About this time, I found myself in a major career shift. I now had time to really dive into researching what could be going on with my kid. I consulted with educators who specialized in “problem” kids and medical docs who incorporated natural and alternative methods in their practices. There had to be some sort of options to try.

Here’s what we tried:

— I found some research hinting that children with gluten sensitivities and assorted food allergies can display A.D.D. and/or A.D.H.D. behaviors (https://www.verywellmind.com/gluten-and-adhd-562627, accessed 1/16/2020). This made sense to me. In 2007, I was diagnosed by a medical doctor as being gluten intolerant. It only made sense to me that this could be handed down to my kid, either by genetics or being in the same environment, etc. So we ditched the gluten, ASAP!

— I incorporated supplements shown to enhance brain function. This meant adding Omega 3 Fatty Acids * to his day, every single day, via supplements.

— I knew, from previous classes I had taken, that B complex deficiencies may be caused by prescription medications, like the one we tried him on. I also had read research indicating B Complex* could increase one’s ability to focus. That was added to his day – every single day.

— I happend to notice his emotional outbursts at home seemed to follow certain outward signs of anxiety. Since I did study psychology in college, I looked up these symtpoms and behaviors. Sure enough, they sounded like him, I had taken classes where the safety of a certain blended supplement being used for adults as well as children was discussed. It was added, too! AnxiousLess* is the one we use.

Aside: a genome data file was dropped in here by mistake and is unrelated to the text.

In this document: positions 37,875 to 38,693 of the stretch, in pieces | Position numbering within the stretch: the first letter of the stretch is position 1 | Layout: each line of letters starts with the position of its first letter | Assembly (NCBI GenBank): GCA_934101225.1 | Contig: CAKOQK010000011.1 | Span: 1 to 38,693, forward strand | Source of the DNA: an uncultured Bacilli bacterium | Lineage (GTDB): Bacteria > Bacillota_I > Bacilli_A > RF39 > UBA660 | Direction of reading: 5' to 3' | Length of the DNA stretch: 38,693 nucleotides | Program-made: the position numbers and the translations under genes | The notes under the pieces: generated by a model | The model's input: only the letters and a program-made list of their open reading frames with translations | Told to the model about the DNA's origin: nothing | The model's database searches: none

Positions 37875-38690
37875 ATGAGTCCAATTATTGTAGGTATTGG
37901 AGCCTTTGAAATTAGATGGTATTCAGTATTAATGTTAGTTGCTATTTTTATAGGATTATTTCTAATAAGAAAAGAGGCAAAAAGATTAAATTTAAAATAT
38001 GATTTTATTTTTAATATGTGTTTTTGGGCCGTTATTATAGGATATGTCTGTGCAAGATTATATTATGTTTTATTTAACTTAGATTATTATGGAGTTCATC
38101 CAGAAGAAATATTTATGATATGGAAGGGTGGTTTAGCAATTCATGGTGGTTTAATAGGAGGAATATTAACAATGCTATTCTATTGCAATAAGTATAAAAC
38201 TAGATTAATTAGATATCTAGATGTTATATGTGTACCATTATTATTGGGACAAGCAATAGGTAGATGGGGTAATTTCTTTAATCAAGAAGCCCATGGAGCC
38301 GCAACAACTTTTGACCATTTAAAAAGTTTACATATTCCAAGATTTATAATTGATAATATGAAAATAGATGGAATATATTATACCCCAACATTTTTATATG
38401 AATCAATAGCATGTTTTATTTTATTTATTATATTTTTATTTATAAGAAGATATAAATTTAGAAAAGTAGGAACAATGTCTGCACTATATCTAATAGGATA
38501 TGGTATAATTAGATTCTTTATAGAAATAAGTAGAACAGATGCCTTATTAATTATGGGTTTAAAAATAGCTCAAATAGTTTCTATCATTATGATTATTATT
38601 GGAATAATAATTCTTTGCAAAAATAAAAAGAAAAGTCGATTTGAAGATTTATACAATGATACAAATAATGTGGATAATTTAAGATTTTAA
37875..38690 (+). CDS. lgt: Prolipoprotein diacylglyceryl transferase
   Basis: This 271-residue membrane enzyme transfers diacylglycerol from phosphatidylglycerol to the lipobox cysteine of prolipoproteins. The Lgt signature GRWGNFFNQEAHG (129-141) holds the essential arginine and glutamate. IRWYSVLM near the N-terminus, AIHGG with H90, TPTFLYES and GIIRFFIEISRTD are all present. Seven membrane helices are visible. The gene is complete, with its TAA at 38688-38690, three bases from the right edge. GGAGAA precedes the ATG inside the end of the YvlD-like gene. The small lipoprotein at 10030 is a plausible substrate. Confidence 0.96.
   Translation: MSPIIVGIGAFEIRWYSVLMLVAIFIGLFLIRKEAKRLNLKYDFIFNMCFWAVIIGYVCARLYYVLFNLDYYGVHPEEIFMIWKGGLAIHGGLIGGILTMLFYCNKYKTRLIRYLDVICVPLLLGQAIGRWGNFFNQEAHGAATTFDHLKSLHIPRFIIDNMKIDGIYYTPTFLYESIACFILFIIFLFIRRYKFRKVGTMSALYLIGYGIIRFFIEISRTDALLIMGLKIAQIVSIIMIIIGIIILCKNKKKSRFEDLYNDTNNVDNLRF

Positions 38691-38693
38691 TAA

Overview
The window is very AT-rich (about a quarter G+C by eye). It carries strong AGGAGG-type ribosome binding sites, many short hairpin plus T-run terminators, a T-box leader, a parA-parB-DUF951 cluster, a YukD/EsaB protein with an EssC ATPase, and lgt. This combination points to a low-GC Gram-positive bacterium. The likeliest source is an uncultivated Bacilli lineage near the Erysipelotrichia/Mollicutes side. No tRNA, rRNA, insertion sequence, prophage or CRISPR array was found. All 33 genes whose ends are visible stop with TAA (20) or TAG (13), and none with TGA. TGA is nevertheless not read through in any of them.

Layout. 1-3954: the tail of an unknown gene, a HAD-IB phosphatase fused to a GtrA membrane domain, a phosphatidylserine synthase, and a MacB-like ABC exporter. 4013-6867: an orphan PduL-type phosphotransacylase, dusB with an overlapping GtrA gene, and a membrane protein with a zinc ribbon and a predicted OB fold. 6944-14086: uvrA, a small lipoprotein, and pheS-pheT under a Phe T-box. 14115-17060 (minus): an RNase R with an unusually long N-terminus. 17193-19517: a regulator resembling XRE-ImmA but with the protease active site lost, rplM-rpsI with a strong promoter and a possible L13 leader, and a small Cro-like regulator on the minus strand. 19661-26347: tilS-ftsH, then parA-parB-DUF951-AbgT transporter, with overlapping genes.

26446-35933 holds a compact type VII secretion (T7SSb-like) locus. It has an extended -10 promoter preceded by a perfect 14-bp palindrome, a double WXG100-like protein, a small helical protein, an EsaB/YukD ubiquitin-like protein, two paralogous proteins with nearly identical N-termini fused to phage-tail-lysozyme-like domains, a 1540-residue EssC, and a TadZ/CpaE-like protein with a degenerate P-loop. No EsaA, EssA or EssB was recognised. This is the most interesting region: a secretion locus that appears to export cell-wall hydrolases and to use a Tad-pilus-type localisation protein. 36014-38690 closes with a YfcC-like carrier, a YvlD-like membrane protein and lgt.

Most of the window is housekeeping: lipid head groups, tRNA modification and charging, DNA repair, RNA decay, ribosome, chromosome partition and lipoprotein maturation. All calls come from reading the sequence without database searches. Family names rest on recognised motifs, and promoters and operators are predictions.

— I took him to see an consultant, a former educator, who sees problem kids. We incorporated the assorted eye exercises, etc she suggested. Her name is Ann Anzalone (annanzalone.com). Oddly enough, I remember some of those very same exercises being used in my household growing up. I asked and it turns out my mother used a lot of them for one of my brothers. These are similar to what can be found in the BrainGym program(s). She also recommended the adition of magnesium to his regimen to soothe and relax his nervous system.

— I use lavender *and vanilla essential oils on him topically and also diffused at bedtime. These have been shown in studies to help people relax. Since he has always been a tough kid to get to sleep, any help getting him to relax for sleep improves his demeaner and ability to stay attentive the next day.

And we saw results!

Within just a week, we saw my son come out of his shell a bit. He was smiling more. He actually was showing affection toward us again and interacting in a more civil manner.

A long way to go…

I want to stress that this is what works for my kid. It may not work for other kids. I also do not profess discontinuing your child’s medications. That is a decision you must make with your doctors, etc. I just know that it just exacerbated MY son’s behavior. We are no where perfect. He still has rough days. He still is on a behavior plan at school and at home. We have just gone a step further with more allergy testing with a doctor to find out if there is more we can do on that end of things. But we have seen results. If you want more information, please do not hesitate to reach out. I understand the struggle – good days and bad.

* If you click on the product links in this blog post, they will lead you to the exact products we use. I do not claim any scientific research using these exact products. If you purchase using the links, I do earn a small commission. This is what helps make moeny to support my business, and subsequently, my family. I thank you.